Somalia steps up bid to recover assets stashed in foreign states.
Somalia’s Foreign Affairs Minister Fowsiyo Yusuf Haji Aadan began her tour of several countries this week to document Somalia’s financial assets in foreign banks, as well as its commercial properties, embassies, aircraft and ships.
In Kenya, ambassador Mohammed Ali Nur, told the Nation that no assets belonging to the Somali Government had been frozen apart from those that had been plundered.
“One of our properties here in Nairobi that had been taken by another party has since reverted to us,” he said.
According to the online newspaper Sabahi, Ms Aadan is set to visit the United Arab Emirates, Italy and the United Kingdom.
“We will conduct an exceptional review of all of Somalia’s global assets in all of the continents and we will consult with Somali and foreign financial and legal advisers,” Ms Aadan told Sabahi.
She said the Somalia Government would demand the return of money held by the Swiss authorities as well as ships and airplanes in Germany, Italy and Yemen.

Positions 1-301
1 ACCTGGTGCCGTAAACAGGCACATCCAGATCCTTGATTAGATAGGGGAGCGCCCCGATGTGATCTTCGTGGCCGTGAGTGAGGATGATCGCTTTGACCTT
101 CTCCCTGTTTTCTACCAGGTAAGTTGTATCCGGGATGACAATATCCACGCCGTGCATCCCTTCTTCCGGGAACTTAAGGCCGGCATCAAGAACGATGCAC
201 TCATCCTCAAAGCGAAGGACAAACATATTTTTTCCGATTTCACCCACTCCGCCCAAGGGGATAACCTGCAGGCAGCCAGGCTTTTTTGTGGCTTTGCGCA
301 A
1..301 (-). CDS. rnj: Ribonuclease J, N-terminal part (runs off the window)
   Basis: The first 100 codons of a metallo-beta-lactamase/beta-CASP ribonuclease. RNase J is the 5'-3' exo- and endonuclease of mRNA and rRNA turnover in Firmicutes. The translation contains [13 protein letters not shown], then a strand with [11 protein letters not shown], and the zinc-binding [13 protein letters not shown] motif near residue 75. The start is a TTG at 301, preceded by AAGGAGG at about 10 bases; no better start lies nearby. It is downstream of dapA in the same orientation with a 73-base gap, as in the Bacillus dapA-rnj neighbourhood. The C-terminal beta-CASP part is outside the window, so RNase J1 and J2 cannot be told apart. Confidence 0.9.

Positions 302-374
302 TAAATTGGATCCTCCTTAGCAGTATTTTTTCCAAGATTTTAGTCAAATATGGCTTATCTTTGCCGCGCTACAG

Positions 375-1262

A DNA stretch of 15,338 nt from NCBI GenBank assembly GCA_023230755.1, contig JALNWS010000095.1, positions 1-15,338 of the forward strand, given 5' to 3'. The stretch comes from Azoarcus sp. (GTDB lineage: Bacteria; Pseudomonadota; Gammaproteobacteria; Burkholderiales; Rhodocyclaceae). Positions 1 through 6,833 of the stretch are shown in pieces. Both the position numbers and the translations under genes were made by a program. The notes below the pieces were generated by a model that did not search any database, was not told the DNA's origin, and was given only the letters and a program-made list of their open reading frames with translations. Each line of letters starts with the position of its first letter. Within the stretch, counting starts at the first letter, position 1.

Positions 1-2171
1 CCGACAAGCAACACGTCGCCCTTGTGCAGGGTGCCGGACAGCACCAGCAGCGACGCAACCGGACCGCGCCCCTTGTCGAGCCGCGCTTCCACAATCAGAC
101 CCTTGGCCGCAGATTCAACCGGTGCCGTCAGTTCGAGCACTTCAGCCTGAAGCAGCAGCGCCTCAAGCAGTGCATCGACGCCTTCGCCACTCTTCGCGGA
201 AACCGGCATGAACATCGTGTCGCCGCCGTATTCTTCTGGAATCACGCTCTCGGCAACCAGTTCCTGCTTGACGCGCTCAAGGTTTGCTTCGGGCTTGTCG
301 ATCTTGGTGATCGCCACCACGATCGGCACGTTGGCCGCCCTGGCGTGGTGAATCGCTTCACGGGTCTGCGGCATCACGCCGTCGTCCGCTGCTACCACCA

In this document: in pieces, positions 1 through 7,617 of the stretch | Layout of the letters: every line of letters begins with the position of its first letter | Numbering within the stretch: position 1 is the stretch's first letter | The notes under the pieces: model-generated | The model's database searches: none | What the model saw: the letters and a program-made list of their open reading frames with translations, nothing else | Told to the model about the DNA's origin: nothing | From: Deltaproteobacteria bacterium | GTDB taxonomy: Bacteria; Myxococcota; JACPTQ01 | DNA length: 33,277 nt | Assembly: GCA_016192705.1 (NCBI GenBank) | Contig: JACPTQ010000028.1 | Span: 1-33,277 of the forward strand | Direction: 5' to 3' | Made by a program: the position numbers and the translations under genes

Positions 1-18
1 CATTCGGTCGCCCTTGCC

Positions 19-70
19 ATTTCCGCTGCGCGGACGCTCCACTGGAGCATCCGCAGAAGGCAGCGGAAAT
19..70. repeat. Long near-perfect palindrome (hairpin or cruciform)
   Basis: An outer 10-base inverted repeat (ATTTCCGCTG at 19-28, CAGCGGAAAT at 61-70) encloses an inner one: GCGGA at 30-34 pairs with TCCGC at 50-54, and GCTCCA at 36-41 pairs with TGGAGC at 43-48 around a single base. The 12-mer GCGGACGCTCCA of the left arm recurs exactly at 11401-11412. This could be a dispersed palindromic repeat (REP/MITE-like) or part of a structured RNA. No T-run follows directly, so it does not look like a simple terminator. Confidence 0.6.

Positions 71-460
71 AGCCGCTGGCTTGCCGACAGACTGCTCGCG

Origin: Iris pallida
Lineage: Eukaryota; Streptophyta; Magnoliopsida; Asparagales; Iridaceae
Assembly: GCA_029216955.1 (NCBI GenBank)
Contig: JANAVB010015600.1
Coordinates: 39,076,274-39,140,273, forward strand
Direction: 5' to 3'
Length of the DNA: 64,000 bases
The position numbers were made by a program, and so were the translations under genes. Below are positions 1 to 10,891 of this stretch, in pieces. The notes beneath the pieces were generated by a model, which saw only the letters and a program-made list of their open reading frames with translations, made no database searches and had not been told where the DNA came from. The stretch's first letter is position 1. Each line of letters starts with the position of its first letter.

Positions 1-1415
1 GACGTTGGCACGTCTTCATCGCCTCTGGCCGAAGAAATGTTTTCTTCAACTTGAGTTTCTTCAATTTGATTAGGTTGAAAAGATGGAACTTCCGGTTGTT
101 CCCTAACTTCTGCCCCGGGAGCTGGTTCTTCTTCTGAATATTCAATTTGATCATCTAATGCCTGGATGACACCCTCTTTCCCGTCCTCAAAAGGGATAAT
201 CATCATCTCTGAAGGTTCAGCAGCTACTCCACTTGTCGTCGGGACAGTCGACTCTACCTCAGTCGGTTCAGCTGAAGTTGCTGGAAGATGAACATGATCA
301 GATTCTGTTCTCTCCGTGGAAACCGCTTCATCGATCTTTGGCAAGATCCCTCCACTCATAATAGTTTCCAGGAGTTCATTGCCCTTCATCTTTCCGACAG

The Swiss Financial Market Supervisory Authority is yet to reveal the breadth of the former Somali central government’s bank accounts or dealings between Swiss banks and prominent Somali figures whose assets were frozen.
Amid the chaos following the collapse of Somalia’s central government, some foreign governments froze official Somali government bank accounts to prevent their unauthorised use.
However, many of the government’s physical assets abroad, including airplanes and former embassy buildings, have since been mismanaged or are unaccounted for.
According to a United Nations report leaked in July, mismanagement of public assets continued under the rule of the Transitional Federal Government, where 70 per cent of revenue was lost through corruption, theft or waste. Much of this money is suspected to have been sent abroad.
Finance minister Mohamud Hassan Suleiman called on the international community to work with Somalia to help recover all of its assets.
“We will not hesitate to retrieve money that was illegally deposited in foreign accounts, including bank accounts of previous governments, and (stolen from) financial aid over the past two decades,” Suleiman told Sabahi.
“We will organise a programme through which we will appeal to our Somali partners, including former finance officials, (to release) documents tracking those funds.”
In November, the Somali cabinet sent an official request to the UN Security Council for help with reclaiming funds and other assets from abroad.
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